JeremyPreacher | Mar 30, 2013 |
As the second in the Song of Albion trilogy, The Silver Hand picks up the storyline immediately preceding the events in The Paradise War; however, the narrator has shifted from Lewis Gillies, now Llew, to the Chief Bard Tegid Tathal.

Lewis' brief visit to our reality at the ending of The Paradise War has reinforced the idea that both worlds are faltering as the nexus bridging the worlds destabilizes. Together Llew and Tegid must defeat the usurper Meldron to begin to repair the corruption Simon Rawnson, now Siawn Hy, has wrought in Albion with his insidious ideas. The action driven, violent adventures are filled with the foreboding and the mythic dimensions of Celtic traditional folklore. As the story follows the twistings of prophecy, Llew is made King of Prydain in name only, is maimed and exiled, only to rise to be the Aird Righ and savoir of Albion.

Resolved episodic ending, in a larger continuing story arc. However, the ending feels more like a conclusion than most second volumes in a trilogy. ( )
  ktoonen | Dec 21, 2012 |
Showing 1-5 of 11 (next | show all)
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» Add other authors (6 possible)

Author nameRoleType of authorWork?Status
Stephen R. Lawheadprimary authorall editionsconfirmed
Matthews, RodneyCover artistsecondary authorsome editionsconfirmed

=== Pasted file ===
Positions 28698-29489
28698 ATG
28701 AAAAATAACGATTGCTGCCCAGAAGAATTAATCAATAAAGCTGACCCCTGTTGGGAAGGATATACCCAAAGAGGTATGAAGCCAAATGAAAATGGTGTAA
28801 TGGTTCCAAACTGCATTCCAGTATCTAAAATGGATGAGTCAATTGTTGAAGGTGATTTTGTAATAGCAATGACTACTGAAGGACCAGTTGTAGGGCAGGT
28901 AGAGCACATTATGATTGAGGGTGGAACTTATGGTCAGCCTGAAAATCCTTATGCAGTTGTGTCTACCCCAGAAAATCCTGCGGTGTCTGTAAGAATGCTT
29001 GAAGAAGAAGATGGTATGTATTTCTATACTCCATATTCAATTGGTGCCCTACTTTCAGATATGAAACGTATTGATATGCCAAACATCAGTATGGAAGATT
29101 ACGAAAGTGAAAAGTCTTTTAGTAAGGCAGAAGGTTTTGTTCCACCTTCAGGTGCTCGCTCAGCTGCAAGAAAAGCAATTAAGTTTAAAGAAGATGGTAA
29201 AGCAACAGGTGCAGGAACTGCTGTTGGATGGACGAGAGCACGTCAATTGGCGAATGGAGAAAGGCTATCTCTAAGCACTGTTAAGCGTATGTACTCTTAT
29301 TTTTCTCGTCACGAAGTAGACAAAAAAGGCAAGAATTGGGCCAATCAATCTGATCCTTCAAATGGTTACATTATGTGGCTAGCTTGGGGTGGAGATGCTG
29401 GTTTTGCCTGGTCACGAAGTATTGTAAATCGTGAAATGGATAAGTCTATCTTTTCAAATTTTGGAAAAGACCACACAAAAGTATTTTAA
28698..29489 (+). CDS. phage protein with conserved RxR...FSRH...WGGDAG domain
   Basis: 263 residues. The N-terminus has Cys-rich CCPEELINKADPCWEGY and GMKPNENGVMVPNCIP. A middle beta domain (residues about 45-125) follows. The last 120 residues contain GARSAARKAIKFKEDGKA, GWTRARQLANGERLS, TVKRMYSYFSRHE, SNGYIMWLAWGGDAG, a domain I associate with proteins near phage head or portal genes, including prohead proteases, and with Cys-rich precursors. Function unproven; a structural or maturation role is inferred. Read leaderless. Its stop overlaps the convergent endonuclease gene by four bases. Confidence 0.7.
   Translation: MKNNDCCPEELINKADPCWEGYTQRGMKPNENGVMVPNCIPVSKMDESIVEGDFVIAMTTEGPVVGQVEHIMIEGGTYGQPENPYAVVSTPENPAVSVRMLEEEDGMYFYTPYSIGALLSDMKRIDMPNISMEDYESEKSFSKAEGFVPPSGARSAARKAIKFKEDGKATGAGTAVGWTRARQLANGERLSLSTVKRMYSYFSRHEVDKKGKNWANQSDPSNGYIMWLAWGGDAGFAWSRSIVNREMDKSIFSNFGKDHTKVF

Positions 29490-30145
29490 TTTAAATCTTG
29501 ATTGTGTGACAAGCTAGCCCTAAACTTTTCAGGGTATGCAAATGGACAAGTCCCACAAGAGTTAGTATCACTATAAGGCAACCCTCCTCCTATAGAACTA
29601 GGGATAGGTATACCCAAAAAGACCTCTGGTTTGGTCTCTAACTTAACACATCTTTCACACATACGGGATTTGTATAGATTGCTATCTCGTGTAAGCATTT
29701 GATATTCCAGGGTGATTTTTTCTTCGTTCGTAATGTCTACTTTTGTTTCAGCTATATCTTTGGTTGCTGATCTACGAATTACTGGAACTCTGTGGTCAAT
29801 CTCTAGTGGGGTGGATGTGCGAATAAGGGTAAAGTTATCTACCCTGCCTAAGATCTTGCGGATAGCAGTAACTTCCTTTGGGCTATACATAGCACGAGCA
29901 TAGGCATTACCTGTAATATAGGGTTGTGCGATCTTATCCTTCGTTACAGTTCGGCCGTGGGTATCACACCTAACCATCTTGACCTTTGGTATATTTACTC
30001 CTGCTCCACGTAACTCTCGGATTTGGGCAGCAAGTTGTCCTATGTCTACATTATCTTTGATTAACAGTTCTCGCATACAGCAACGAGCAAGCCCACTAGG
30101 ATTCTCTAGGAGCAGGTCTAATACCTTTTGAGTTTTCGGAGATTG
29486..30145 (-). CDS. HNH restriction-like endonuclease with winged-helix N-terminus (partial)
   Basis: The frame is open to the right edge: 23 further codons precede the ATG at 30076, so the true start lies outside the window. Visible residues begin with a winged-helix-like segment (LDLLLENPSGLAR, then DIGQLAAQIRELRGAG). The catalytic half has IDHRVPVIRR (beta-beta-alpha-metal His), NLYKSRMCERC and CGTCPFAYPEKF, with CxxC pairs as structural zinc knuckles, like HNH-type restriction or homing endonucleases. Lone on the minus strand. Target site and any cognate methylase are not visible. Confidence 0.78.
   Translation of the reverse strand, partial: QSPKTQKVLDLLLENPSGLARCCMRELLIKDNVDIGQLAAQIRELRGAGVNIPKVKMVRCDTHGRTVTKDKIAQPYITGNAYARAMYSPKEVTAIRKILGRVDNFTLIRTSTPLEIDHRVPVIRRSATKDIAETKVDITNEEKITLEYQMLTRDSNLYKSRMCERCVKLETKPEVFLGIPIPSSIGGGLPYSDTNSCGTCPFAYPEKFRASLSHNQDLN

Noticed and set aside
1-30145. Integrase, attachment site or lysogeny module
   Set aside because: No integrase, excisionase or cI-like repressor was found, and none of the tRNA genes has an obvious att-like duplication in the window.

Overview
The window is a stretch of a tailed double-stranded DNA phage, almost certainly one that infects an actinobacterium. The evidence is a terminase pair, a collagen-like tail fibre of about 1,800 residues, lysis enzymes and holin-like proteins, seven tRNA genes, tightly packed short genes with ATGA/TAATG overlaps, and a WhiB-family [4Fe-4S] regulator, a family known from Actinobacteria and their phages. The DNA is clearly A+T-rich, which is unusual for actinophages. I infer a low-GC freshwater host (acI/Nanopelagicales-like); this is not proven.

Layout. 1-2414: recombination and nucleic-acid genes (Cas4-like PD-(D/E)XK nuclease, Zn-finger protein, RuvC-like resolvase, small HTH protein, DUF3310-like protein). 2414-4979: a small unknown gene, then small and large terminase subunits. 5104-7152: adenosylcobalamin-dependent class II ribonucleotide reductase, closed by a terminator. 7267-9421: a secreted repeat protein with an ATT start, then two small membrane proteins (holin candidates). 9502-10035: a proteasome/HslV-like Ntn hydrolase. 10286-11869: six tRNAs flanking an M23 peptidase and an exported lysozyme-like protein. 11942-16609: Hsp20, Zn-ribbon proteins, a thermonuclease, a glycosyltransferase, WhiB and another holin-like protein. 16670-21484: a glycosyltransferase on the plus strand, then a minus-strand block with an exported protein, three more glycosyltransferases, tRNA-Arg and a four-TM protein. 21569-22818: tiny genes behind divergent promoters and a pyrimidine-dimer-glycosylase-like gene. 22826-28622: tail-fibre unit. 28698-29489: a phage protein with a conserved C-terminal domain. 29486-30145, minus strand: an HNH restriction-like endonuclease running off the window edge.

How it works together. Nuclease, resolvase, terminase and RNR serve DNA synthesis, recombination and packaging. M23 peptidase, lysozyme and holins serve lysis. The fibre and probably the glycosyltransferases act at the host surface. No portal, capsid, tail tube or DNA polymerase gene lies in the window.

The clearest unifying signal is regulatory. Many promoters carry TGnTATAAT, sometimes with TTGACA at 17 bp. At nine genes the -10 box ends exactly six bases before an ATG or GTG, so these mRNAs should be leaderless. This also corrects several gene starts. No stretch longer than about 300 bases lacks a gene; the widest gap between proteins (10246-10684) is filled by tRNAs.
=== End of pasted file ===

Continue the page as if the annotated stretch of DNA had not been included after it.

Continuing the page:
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Epigraph
Information from the Dutch Common Knowledge. Edit to localize it to the English one.
'Aangezien de hele wereld slechts een verhaal is,
zou u er goed aan doen,
het duurzamere verhaal te verwerven
in plaats van het minder duurzame.'


Het Oordeel van St. Colum Cille
(St. Columba van Schotland)
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Information from the Dutch Common Knowledge. Edit to localize it to the English one.
Voor Donovan Welch
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Information from the Dutch Common Knowledge. Edit to localize it to the English one.
We droegen het lichaam van Meldryn Mawr van het hooggelegen Findargad naar beneden om het te begraven in de Heuvel der Koningen.
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Amazon.com Product Description (ISBN 0745925103, Paperback)

The great king, Meldryn Mawr, is dead, and his kingdom lies in ruins. Treachery and brutality stalk the land. Prince Meldron, prompted by the cunning and grasping Siawn Hy, now claims the throne. Kingship, sovereignty, and the making of a true king lie at the heart of this second book in the Song of Albion trilogy. Herein lie passion and power, heartbreak and hope—the fate of Albion and the destiny of the long-awaited champion: Silver Hand.

(retrieved from Amazon Mon, 30 Sep 2013 13:49:41 -0400)

(see all 5 descriptions)

Story deals with the exploits of the champion Llew of the Silver Hand when he is called on to fight an usurping High King.

(summary from another edition)